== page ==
Monday, February 8, 2016

Wino (Whiny) Thoughts

Sometimes it's hard to believe (as I sit here in the heat, at quarter to two in the morning, drinking myself into slumber with a tasty malbec) that we (my family) will one day be leaving this country for good...and quite possibly sooner than expected. Heck, we might even be back by March.


"Hard to believe," isn't really the right phrase. I most assuredly believe I'll be back in my home in Seattle, but it's hard to feel it in your heart when you're in the thick of it. Until you actually walk through your door and the whole years spent in a foreign country fades away like a bad dream. Years. I've been in Paraguay for years now. I remember, back in college, giving my then-girlfriend a lot of shit for her major in "Latin American studies." Why the hell would you study that? I remember teasing another good friend mercilessly for her major in Spanish (though I understood her reasons for wanting to learn the language). Who cares if it's the second most widely spoken language in the world (after Chinese)...why would I ever wish to travel south of the U.S. border?

Why indeed.

As I've written before, it is quite possible I will look back on these years as some of the best of my life, because of the free time I have, and the time I have to spend with my children. I have not used it as well as I could have. I could have done more with my children. Or I could have focused more on my writing. Instead, I've half-assed both...but that comes from a lifetime of shoddy self-discipline on my part.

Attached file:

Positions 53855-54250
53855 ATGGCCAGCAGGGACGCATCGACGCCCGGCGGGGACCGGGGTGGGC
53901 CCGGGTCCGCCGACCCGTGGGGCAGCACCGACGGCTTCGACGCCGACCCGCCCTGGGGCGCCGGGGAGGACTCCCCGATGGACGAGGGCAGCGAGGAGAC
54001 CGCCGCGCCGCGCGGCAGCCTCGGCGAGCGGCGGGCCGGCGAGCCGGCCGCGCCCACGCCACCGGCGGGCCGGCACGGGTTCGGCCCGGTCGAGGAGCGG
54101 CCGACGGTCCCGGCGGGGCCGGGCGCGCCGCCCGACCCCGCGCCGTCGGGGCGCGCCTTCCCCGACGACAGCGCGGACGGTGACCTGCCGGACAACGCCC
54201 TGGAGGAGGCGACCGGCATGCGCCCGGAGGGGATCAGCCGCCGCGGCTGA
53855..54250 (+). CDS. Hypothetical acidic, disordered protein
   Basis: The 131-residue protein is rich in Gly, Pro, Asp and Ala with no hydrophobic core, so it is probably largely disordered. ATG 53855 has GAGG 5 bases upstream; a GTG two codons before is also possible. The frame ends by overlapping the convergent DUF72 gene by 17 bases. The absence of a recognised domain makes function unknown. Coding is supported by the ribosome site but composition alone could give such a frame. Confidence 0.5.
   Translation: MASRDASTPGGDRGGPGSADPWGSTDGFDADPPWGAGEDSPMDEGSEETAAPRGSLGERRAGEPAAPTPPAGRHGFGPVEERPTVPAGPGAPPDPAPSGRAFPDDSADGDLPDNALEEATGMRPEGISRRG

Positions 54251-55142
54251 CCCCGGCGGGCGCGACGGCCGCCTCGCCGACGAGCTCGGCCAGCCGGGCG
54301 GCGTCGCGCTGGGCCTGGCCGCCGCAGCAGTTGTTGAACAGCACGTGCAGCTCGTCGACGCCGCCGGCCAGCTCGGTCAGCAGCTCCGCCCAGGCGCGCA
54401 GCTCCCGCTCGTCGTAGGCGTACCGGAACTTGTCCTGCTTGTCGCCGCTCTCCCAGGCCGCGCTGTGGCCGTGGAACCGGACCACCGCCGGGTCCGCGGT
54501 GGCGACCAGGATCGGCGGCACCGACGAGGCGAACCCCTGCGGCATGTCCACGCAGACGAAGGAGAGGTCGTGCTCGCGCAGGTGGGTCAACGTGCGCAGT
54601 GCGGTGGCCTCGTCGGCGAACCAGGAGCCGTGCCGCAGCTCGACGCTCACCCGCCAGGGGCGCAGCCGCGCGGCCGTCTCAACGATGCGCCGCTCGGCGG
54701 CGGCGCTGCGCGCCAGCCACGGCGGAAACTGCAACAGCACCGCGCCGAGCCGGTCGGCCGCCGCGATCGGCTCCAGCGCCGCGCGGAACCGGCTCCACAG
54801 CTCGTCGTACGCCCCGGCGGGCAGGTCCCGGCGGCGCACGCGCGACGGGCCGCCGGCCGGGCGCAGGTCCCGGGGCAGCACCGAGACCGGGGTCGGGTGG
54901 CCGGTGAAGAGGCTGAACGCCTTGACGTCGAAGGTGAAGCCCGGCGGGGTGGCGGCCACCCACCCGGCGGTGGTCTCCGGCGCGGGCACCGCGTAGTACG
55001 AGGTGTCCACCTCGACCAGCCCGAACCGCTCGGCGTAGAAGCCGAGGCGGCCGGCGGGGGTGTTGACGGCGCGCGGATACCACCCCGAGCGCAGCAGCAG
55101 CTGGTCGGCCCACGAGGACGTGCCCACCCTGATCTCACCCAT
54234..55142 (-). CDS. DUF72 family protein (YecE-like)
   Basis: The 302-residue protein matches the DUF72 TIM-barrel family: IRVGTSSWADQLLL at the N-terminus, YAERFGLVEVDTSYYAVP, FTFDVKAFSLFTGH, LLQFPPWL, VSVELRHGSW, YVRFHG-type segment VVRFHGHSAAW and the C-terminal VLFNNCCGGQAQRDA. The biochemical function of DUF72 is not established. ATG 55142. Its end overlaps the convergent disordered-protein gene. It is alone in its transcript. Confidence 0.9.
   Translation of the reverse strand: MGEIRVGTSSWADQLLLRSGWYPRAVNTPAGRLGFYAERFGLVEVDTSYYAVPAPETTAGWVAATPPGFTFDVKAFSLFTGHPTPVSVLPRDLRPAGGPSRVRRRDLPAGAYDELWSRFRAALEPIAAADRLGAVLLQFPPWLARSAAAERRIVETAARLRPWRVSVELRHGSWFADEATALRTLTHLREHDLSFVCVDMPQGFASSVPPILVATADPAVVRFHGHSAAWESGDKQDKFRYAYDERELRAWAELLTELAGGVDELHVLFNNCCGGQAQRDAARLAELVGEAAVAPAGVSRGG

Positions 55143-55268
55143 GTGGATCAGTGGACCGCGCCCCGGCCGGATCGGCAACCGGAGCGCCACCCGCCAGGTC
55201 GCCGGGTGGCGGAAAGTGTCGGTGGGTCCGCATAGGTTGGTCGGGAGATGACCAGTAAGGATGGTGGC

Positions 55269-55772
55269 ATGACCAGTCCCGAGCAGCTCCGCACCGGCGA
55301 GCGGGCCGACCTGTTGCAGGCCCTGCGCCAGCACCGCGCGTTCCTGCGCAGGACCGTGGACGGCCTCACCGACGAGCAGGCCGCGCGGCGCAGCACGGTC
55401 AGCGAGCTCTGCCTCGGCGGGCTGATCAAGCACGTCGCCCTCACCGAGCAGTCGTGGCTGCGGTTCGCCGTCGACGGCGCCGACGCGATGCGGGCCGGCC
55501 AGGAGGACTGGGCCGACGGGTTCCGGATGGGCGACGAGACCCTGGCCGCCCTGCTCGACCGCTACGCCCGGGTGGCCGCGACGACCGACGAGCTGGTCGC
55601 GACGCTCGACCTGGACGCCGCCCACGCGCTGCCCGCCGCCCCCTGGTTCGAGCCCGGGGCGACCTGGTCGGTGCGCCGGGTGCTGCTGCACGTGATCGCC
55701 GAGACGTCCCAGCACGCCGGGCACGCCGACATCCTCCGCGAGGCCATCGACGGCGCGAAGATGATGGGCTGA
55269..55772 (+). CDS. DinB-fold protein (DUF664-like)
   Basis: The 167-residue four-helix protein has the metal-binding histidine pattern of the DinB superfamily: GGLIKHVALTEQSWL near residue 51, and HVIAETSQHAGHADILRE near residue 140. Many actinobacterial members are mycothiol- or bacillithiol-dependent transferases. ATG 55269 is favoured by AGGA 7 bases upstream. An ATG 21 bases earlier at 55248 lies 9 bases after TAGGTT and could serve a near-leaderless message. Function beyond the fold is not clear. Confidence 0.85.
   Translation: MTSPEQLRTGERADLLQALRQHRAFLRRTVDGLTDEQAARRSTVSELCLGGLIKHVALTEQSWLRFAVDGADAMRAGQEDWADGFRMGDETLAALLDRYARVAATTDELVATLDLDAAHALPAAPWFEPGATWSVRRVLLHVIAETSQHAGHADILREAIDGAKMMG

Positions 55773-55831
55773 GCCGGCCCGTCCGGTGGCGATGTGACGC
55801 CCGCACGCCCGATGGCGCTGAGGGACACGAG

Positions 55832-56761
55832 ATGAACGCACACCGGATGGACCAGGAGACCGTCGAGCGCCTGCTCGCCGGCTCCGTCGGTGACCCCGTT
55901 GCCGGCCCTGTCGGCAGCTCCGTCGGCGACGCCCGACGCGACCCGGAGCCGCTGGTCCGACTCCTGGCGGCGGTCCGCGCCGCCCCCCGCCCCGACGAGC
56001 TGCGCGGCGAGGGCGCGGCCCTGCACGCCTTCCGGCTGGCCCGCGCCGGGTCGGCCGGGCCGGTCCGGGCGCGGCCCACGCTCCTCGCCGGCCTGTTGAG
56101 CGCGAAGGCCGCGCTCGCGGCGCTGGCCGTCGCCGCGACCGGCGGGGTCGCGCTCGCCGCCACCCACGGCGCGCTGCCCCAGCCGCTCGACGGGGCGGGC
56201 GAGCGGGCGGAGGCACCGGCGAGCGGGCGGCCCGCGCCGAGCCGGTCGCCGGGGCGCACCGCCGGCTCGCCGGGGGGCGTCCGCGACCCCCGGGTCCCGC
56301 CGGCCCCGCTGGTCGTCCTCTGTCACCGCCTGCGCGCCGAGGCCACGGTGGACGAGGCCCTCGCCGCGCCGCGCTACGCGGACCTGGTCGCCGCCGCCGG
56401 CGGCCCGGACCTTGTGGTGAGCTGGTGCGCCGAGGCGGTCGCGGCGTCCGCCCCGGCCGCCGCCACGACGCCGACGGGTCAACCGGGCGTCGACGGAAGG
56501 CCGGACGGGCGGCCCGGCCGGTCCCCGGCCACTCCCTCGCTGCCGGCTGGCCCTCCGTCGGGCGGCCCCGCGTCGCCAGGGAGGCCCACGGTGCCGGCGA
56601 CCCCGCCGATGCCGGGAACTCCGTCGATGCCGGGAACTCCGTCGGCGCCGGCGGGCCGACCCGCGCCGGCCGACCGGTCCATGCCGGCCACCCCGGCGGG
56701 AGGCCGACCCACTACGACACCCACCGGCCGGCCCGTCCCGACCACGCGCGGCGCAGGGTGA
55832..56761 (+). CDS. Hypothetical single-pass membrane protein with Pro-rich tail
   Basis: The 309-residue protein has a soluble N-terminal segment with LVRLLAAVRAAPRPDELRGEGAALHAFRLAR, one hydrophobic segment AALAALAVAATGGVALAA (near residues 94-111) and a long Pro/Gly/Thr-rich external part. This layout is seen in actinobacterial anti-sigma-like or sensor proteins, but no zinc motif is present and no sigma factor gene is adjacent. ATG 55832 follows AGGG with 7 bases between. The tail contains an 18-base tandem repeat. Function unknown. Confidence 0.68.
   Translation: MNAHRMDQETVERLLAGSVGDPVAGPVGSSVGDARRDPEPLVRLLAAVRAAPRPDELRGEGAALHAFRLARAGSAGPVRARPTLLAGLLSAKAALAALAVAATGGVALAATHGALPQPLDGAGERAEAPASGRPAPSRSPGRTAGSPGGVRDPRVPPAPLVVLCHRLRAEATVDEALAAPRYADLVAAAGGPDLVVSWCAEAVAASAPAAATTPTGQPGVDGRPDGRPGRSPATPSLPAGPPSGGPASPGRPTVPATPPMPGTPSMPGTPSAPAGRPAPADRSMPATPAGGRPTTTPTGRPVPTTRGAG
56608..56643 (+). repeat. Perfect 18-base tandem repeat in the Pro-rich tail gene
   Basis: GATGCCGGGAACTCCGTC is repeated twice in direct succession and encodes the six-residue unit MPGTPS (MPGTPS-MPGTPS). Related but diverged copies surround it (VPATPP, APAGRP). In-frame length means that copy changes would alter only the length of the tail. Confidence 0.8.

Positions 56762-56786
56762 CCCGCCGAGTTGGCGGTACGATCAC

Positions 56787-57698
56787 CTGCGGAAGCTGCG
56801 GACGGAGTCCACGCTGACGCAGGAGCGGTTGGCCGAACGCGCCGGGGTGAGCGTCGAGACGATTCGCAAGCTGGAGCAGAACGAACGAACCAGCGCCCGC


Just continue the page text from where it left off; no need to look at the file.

Even so, Paraguay has been good to my family. It has been good for me. I am terrible at adaptation. I am a big-ass whiner and complainer. I have been a crotchety old man, stuck in his ways, for decades. Paraguay has forced me to blow some of that shit up. I'm still a complainer. I'm still stuck in my ways. But I can see that and I know it's a choice, and I can choose to be otherwise. I haven't felt that way since 1997...a long f'ing time ago.